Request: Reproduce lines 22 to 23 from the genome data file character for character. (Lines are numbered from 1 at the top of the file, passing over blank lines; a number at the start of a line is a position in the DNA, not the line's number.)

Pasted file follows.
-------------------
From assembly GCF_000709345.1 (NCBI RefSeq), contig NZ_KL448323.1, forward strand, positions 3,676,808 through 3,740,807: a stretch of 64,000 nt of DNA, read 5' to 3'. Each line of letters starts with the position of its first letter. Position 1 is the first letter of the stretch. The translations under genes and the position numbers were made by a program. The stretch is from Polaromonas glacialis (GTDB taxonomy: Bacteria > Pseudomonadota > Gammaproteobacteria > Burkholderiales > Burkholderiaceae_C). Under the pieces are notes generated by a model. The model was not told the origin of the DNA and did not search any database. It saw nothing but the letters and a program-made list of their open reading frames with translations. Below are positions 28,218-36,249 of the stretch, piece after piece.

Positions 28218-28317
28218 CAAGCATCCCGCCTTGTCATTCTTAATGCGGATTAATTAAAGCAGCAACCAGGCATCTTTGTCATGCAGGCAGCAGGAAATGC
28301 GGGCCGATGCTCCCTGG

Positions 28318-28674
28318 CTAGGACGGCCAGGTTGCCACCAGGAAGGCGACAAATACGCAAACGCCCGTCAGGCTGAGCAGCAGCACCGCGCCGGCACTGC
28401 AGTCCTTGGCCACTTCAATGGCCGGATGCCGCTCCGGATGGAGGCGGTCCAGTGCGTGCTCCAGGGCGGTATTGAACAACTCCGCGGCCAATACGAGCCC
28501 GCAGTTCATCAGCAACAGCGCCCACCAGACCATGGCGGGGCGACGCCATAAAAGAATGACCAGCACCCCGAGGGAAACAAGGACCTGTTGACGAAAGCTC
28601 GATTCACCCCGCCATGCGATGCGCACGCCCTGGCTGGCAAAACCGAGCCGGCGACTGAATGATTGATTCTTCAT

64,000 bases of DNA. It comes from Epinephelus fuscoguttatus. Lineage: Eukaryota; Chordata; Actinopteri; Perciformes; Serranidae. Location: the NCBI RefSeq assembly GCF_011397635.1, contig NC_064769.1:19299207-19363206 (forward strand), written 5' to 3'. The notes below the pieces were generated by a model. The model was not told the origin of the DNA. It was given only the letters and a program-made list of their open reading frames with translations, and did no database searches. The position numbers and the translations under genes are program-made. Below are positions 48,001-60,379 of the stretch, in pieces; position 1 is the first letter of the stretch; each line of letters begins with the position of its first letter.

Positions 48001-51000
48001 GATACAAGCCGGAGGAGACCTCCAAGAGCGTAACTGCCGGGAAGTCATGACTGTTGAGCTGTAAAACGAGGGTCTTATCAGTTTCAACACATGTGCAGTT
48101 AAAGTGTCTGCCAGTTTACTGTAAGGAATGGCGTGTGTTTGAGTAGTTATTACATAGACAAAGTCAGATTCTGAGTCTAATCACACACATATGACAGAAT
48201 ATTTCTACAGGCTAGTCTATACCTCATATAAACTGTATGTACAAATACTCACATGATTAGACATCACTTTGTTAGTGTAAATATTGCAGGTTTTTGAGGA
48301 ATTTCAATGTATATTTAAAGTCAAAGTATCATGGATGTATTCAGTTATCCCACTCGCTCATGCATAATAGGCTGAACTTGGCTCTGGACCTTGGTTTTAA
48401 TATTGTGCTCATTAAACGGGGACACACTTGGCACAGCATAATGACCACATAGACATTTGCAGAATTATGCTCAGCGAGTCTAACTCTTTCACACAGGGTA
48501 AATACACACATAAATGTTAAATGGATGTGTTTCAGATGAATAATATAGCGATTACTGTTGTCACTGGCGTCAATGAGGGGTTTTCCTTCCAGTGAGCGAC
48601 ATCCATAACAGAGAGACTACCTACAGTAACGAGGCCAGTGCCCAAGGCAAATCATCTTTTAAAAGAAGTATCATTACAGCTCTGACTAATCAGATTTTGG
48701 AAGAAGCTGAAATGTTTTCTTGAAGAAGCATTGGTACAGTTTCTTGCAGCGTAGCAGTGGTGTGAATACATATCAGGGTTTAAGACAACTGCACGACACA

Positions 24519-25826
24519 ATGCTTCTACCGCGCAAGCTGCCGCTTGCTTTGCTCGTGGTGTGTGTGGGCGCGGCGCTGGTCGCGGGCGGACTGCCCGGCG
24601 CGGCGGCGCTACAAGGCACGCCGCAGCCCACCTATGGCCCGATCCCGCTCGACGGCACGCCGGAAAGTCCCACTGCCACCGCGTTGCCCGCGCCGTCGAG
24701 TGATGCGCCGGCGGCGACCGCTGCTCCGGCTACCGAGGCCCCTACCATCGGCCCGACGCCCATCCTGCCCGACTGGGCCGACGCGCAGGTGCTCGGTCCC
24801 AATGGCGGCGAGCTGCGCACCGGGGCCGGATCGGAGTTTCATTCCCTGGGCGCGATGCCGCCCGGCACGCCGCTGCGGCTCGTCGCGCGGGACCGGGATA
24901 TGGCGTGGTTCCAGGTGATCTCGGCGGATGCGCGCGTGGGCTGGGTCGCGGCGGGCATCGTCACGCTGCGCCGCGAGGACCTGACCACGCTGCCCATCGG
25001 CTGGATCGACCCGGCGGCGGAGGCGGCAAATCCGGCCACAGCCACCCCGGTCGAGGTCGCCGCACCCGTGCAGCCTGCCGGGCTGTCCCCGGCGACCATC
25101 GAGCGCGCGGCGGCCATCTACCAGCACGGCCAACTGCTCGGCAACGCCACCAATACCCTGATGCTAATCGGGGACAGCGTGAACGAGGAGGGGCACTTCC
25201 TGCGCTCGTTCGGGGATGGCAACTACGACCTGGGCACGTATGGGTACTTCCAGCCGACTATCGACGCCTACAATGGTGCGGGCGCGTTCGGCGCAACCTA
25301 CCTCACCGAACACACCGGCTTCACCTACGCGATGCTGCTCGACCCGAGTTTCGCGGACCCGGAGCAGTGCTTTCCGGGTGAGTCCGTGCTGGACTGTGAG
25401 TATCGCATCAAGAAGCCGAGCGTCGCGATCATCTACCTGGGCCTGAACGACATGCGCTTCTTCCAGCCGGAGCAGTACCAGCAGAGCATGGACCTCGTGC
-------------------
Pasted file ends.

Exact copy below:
24601 CGGCGGCGCTACAAGGCACGCCGCAGCCCACCTATGGCCCGATCCCGCTCGACGGCACGCCGGAAAGTCCCACTGCCACCGCGTTGCCCGCGCCGTCGAG
24701 TGATGCGCCGGCGGCGACCGCTGCTCCGGCTACCGAGGCCCCTACCATCGGCCCGACGCCCATCCTGCCCGACTGGGCCGACGCGCAGGTGCTCGGTCCC